Economic development professionals agree that there is a link between government buildings and the local economy in what has been labeled the Connection to the Corridor. When cities and local governments invest in critical government facilities and assets, they create an image that is broadcast to the outside world. This image is crucial because perception is everything when attracting new businesses and residents to a community. Now, more than ever, local government needs to look the part.
Cities Must Reinvest in Their Buildings
With today’s transient workforce, employees have the ability to work anywhere, and businesses today have more choices than ever in terms of where to locate. Selecting a site requires a lot of considerations — high speed broadband, cost and availability of transportation, utilities, incentives, taxes, as well as an available, trained workforce. So how does this relate to the condition of city hall?
Real Estate and Economic Growth
In addition to creating an attractive city image, investing in public facilities supports local real estate values, which can be a significant contributor to economic development. Government facilities can provide stability in real estate value that helps retain current residents while also attracting new residents. This retention and influx is important not just for property taxes, but also because it provides the necessary talent to support current and new businesses that will drive economic growth.
In addition to improving government facilities in regular use, cities can also focus on improving underutilized or even vacant government-owned space that needs to be remodeled or repurposed. With the continued growth of government services or temporary programs like the American Rescue Plan Act (ARPA), a municipality can provide flexible and on-demand spaces for piloting new government programs or supporting the needs of community partners, which can further contribute to a growing, dynamic corridor.
Moreover, many cities tend to build a new building without necessarily demolishing the existing structure. In some cases, there may be an opportunity to save capital funds by carrying out an exterior facelift or complete renovation to the facility, whether that be an old fire station, public works building, or a commercial building purchased by the municipality for future development.
ESG Modernizes Municipal Infrastructure
We Handle the Details
ENERGY SYSTEMS GROUP® (ESG) has been helping cities address their facility needs for more than 25 years. Many cities fall behind on facility improvements and never present their best image because they get hamstrung by the development, procurement, and management required to execute these projects. ESG helps customers succeed by handling the heavy lifting and acting as the sole source of responsibility, managing the various development stages and parties involved in the project. We help create economics around projects that make sense, and we can help customers navigate supply chain and labor factors while integrating these into a workable schedule. We can help you, but it starts with a procurement process to select a partner like ESG to co-author a plan that aligns with your goals.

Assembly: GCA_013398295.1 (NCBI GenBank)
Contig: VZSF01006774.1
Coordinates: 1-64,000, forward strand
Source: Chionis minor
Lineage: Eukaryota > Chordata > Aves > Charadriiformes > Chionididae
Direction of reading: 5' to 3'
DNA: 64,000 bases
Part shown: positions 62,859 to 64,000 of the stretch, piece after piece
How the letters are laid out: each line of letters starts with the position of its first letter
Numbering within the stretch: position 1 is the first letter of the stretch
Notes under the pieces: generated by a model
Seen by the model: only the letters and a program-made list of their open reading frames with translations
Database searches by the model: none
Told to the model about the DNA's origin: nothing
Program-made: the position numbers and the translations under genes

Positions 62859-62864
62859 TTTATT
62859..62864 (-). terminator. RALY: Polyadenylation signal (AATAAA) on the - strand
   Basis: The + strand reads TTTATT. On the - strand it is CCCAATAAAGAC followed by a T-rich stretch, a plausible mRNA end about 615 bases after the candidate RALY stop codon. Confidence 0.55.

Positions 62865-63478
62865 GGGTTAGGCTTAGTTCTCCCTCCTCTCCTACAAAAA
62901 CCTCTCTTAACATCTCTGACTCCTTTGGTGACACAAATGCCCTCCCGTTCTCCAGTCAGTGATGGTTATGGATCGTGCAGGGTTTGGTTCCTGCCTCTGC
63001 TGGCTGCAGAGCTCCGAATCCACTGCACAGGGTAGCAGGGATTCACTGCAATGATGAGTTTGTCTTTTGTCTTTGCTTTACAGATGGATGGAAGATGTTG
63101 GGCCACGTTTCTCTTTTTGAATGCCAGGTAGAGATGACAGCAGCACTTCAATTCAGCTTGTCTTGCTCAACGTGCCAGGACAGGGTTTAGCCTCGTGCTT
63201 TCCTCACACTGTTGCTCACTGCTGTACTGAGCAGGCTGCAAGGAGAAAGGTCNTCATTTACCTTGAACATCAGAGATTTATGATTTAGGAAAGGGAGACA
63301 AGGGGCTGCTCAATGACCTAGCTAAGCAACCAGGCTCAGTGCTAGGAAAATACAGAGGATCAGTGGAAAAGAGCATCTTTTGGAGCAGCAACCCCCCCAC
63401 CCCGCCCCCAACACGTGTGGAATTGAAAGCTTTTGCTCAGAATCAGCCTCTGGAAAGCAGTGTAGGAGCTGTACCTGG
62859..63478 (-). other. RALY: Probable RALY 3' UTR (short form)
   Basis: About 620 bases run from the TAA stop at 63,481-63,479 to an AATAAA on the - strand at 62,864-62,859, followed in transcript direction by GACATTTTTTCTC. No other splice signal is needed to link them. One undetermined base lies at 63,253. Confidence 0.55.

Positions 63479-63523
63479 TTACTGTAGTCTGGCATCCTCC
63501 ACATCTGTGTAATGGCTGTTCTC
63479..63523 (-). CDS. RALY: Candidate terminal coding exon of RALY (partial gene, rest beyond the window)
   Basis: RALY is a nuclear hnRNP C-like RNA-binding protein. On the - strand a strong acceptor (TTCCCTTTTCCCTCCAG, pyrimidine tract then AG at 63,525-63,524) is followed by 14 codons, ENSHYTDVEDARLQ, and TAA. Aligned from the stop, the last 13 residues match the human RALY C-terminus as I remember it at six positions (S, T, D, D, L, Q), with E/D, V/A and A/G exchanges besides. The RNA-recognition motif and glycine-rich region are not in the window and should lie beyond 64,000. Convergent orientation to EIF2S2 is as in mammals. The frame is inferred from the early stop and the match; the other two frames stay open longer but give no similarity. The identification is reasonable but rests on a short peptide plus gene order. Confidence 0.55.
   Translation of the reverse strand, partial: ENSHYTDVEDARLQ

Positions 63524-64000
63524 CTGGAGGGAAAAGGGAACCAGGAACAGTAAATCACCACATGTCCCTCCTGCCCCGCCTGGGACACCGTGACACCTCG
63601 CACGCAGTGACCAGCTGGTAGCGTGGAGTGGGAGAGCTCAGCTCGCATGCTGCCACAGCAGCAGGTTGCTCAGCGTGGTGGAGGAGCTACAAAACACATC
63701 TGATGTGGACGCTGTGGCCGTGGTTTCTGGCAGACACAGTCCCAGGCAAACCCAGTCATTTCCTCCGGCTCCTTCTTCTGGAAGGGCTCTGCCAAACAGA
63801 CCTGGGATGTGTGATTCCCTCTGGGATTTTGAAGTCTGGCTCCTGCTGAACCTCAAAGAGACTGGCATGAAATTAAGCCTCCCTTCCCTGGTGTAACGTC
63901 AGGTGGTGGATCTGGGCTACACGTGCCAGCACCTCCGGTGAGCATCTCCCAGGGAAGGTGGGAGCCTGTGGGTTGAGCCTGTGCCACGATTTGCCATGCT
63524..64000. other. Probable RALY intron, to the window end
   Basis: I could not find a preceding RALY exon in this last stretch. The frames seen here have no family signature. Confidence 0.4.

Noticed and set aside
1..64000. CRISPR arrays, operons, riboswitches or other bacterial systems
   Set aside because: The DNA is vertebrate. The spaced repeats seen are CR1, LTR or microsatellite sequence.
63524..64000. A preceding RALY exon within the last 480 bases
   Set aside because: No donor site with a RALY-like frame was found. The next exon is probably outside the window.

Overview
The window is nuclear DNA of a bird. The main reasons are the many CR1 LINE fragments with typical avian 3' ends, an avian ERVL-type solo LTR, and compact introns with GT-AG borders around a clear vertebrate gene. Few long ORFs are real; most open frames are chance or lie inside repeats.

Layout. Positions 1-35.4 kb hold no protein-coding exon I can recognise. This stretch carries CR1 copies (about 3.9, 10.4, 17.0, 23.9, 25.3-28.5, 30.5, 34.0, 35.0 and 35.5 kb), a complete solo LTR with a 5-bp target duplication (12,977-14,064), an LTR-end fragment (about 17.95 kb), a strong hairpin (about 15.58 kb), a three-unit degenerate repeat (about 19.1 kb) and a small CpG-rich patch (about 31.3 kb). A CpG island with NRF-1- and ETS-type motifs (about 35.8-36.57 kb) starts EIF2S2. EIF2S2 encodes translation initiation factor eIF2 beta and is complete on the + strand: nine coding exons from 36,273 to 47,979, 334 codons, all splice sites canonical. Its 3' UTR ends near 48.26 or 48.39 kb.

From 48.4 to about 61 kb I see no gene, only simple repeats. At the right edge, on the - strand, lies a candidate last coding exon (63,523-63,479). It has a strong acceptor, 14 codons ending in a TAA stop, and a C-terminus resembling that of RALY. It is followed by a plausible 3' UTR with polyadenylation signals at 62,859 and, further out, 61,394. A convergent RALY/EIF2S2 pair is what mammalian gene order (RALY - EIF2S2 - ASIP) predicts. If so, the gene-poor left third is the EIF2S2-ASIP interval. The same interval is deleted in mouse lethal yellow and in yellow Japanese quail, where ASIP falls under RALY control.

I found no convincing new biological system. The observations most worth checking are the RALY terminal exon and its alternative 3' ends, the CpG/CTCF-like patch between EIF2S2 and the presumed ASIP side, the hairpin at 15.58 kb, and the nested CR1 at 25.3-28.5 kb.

Our Collaborative Approach
Our approach is collaborative. At the conceptual stage of a project, we listen to our customers to understand their external pressures and how they are impacting their goals. We are skilled at listening to customer goals and packaging a technical and financial plan around achieving them using existing legislation to support the procurement. We identify, integrate, and implement comprehensive technology solutions that drive revenue, reduce costs, and promote security and sustainability.
When cities and local governments invest in critical government facilities and assets, they create an image that is broadcast to the outside world.
One of the best ways to facilitate the transition of older workers to younger ones, is to ensure your organization has the technological infrastructure the incoming generation expects and can build upon.
The “passing of the torch” is an idiom that many of us have heard and even seen before. The ancient Greeks may have best depicted the art of “passing the torch” through their ancient Lampadedromia race. In the race, runners held a torch and passed it on to the next runner until the final member of the team crossed the finish line. The prize was awarded to the first team to reach the finish line with its torch still lit.
More modern forms of the famous relay have made their way into our track and field and other Olympic events. While fast runners are essential, the transition of the torch or baton to the next runner is just as important. Failing to have smooth transitions will lead to failure.
The Local Government Workforce is Aging